The Smithsonian American Art Museum’s exhibit “Alexander von Humboldt and the United States: Art, Nature, and Culture” focuses on a six-week visit in Humboldt’s life that would later impact on American cultural development in the visual arts, sciences, literature, politics and exploration.
After five years of exploration over thousands of miles of land, rivers and mountains in South America, Mexico and Cuba to document the connections of all things in nature, Humboldt wanted to make one more stop before he sailed home to Europe.
Humboldt was fervent to see the democratic style of government flourish and to meet the man he most admired: the primary author of the United States’ Declaration of Independence—President Thomas Jefferson. Having recently acquired the Louisiana Territory, Jefferson was also interested in meeting Humboldt to learn of his discoveries about the world’s ecosystems.
On May 19, 1804, the Spanish cargo ship Concepción entered the capes of Delaware to sail into the harbor of Philadelphia, and it is here that Humboldt began his trip over land to Washington, D.C.
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Humboldt was escorted around the United States by the artist, naturalist and patriot Charles Willson Peale. In “The Artist in His Museum” (1822), Peale reveals behind a red velvet curtain his “world in miniature.” A portrait of George Washington is posed above a case containing the national symbol of the bald eagle, thus relating American cultural identity, democratic ideals and natural history. Looming in the background is the centerpiece of his museum, and of this SAAM exhibit, the mastodon.
In “Notes on the State of Virginia,” Jefferson had laid out America’s cultural prospects and geographic superiority. Inspired by the search for natural wonders in the new world that would rival the old world, the largest known terrestrial being at the time, was discovered in Newburgh, N.Y., near the site of Washington’s headquarters during the final month of the American Revolution.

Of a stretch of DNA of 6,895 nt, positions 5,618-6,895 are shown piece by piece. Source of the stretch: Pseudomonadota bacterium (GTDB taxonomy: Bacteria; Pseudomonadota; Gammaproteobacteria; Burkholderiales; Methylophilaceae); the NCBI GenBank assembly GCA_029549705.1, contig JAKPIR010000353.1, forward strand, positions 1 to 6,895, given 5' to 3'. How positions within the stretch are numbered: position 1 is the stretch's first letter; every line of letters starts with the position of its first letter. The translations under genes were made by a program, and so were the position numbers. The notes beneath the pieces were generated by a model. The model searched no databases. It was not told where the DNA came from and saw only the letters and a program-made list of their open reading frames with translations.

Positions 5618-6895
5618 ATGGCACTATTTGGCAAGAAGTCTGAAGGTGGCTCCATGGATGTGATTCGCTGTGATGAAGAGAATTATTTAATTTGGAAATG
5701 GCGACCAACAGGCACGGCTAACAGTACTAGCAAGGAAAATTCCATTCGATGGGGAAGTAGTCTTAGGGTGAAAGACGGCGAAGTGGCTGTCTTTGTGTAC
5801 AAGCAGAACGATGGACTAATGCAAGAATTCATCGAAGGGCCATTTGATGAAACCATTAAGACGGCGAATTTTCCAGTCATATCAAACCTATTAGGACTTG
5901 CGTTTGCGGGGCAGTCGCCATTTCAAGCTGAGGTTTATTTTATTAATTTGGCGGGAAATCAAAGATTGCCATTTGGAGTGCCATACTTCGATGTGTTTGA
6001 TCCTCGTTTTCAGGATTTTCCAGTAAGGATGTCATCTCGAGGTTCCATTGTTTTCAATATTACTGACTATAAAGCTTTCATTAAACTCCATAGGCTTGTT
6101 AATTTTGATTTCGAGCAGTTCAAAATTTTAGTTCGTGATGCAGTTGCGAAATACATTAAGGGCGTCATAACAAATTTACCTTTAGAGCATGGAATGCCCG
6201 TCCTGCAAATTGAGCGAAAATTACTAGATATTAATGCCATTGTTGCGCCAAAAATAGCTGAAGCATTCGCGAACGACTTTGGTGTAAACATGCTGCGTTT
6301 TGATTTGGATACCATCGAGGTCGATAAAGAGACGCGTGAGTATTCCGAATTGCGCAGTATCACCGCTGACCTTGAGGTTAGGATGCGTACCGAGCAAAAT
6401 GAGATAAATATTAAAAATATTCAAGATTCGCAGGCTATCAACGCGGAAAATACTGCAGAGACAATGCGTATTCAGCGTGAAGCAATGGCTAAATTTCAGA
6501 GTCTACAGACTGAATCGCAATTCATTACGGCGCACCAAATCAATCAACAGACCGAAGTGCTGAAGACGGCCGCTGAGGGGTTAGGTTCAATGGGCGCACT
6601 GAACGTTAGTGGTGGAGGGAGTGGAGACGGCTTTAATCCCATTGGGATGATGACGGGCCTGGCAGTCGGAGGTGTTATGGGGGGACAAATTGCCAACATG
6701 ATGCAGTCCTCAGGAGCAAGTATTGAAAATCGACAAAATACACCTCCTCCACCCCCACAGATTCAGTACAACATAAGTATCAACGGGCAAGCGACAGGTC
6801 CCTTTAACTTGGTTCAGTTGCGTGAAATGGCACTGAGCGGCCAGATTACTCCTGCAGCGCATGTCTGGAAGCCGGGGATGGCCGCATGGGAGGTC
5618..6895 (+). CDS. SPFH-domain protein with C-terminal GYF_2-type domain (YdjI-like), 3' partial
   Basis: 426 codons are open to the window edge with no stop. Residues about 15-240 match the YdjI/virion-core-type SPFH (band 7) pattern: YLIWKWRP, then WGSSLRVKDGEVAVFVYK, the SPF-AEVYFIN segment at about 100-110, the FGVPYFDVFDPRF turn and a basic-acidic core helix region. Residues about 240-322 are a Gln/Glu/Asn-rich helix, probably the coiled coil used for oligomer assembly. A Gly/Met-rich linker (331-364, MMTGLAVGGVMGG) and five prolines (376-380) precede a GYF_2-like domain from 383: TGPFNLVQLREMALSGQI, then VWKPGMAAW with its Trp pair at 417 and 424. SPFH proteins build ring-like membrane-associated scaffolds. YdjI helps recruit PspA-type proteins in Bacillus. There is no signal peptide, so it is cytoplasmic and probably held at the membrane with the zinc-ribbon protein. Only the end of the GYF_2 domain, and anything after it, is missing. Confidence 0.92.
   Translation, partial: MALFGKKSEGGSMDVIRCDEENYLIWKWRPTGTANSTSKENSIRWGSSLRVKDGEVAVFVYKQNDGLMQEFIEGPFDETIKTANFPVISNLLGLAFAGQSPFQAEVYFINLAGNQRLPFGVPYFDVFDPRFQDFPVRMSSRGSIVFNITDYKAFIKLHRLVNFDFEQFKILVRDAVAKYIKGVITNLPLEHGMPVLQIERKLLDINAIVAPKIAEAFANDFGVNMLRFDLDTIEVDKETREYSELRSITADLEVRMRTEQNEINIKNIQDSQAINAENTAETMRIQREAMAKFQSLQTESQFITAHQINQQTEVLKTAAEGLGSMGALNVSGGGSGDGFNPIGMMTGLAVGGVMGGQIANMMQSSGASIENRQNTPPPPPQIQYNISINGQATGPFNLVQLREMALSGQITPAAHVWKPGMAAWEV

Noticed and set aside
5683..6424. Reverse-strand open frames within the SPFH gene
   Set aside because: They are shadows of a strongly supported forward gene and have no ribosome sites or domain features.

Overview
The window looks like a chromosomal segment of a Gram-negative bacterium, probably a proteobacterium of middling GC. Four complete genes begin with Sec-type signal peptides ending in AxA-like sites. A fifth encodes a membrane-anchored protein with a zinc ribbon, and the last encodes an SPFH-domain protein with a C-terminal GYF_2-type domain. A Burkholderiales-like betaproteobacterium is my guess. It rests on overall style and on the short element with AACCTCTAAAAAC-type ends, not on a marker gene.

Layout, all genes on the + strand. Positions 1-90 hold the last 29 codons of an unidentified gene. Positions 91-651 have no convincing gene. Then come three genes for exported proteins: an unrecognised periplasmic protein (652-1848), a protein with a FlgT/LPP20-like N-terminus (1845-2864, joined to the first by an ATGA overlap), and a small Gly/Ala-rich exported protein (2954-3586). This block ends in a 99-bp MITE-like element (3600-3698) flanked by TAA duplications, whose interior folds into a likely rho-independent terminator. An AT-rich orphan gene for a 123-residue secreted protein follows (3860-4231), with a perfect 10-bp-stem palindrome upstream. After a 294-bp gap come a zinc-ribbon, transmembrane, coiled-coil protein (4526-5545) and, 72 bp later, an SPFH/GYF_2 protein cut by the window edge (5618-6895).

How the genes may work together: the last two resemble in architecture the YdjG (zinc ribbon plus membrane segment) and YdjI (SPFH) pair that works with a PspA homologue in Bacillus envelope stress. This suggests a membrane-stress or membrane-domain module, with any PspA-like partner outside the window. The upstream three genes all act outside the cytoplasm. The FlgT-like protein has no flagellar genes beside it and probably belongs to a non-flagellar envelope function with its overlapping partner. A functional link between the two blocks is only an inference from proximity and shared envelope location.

The event is dramatically depicted in Peale’s “Exhumation of the Mastodon” (1806-08). The work that has been described as “a history painting, landscape and creation myth all in one” is well matched with SAAM’s online video on how the mastodon was assembled for this exhibit. (americanart.si.edu/videos/installing-peales-mastodon-saam-time-lapse-161230)
As a side note, before Humboldt left the United States, he was honored at a celebratory dinner beneath this skeleton at the Peale Museum. This exhibit is the mastodon’s first return to the United States in more than 170 years, since it was sold after the museum closed in 1847.
Jefferson owned the land that included the Natural Bridge, which he called “the most sublime of nature’s works.” Among the American artists who were inspired by Humboldt was the outstanding landscape painter Frederic Edwin Church. A facsimile of his painting “The Natural Bridge, Virginia” (1852), as well as “Niagara” (1857), represented impressive natural features often interpreted as national and cultural icons. A map of the time places these two symbols joined together rather than their realistic geographic separation of hundreds of miles.